New York City attorneys began Queens groundwater contamination case against Exxon Mobil in Manhattan federal court last Tuesday. New York City lawyers allege big oil company polluted Jamaica, Queens water with toxic M.T.B.E. Chemical.
New York City government lawyers begin Jamaica, Queens groundwater contamination trial in Manhattan federal court against Exxon Mobil.
New York, NY–The trial between New York City government attorneys and defendant Exxon Mobil began in United States District Court in Manhattan, on Tuesday, August 4, 2009. The Manhattan federal jury will determine, based on evidence presented by New York government lawyers, if Exxon Mobil, the world’s largest publicly traded American oil and gas company by revenue, based in Irving, Texas, knew their gasoline additive was contaminating Queens groundwater. Judge Shira A. Scheindlin began hearing one of hundreds of cases across the country filed against big oil companies about M.T.B.E. groundwater contamination, a chemical compound additive that replaced lead as an octane enhancer in gasoline, as reported by the New York Times.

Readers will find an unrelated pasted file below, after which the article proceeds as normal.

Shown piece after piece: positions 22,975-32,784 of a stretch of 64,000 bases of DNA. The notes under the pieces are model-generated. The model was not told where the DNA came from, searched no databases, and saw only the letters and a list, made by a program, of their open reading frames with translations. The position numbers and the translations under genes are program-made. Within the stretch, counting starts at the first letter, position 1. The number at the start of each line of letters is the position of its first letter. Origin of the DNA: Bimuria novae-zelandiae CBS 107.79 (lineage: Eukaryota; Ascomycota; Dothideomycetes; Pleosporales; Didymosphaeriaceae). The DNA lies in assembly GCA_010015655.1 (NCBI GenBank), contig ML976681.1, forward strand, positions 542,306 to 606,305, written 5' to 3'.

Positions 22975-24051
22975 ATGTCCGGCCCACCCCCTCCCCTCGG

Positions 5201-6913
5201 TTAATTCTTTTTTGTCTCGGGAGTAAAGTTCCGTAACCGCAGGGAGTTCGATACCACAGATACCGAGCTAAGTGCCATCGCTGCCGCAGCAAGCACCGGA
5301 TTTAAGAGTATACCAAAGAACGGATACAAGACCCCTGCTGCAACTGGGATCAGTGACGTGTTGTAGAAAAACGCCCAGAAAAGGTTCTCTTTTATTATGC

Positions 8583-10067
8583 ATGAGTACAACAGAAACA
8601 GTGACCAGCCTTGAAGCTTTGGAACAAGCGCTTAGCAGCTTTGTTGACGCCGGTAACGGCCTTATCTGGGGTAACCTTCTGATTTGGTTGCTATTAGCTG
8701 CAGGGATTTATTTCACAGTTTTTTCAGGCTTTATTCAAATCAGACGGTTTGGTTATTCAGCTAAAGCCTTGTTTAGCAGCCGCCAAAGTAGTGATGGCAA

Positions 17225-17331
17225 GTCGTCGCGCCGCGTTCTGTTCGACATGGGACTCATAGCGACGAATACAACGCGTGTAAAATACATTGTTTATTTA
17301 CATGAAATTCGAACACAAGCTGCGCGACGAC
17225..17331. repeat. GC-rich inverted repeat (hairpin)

According to the U.S. Environmental Protection Agency (EPA) http://www.epa.gov M.T.B.E. is considered a carcinogen in high doses in animals. Low levels of the gasoline additive, used to prevent engine knocking and boost engine performance, causes a bad taste and odor in water making it undrinkable. The chemical compound is highly soluble in water, and New York City officials claim storage tank fuel leaks have caused the contamination of groundwater used for local resident drinking in many areas. New York and twenty-five other states have restricted or banned M.T.B.E. The big six oil company, Exxon Mobil, is accused of purposefully ignoring evidence, provided by their own scientists, allerting company leaders of the high risk for groundwater contamination. The alternative solution to M.B.T.E. use would be to use ethanol as an octane enhancer, which is considerably more expensive. According to federal court documents, of the 68 wells in Queens, 39 show M.T.B.E. groundwater contamination, and a $250 million dollar water treatment facility needs to be built to resolve five of the contaminated wells so the water would be drinkable by New Yorkers. The five wells, which are the city’s focus in the environmental violations lawsuit, can produce close to 10 million gallons a day, if the New York City’s drinking water system, provided by an upstate reservoir, were to fail. Exxon Mobil attorneys claim the wells were contaminated by other industries in the New York area.
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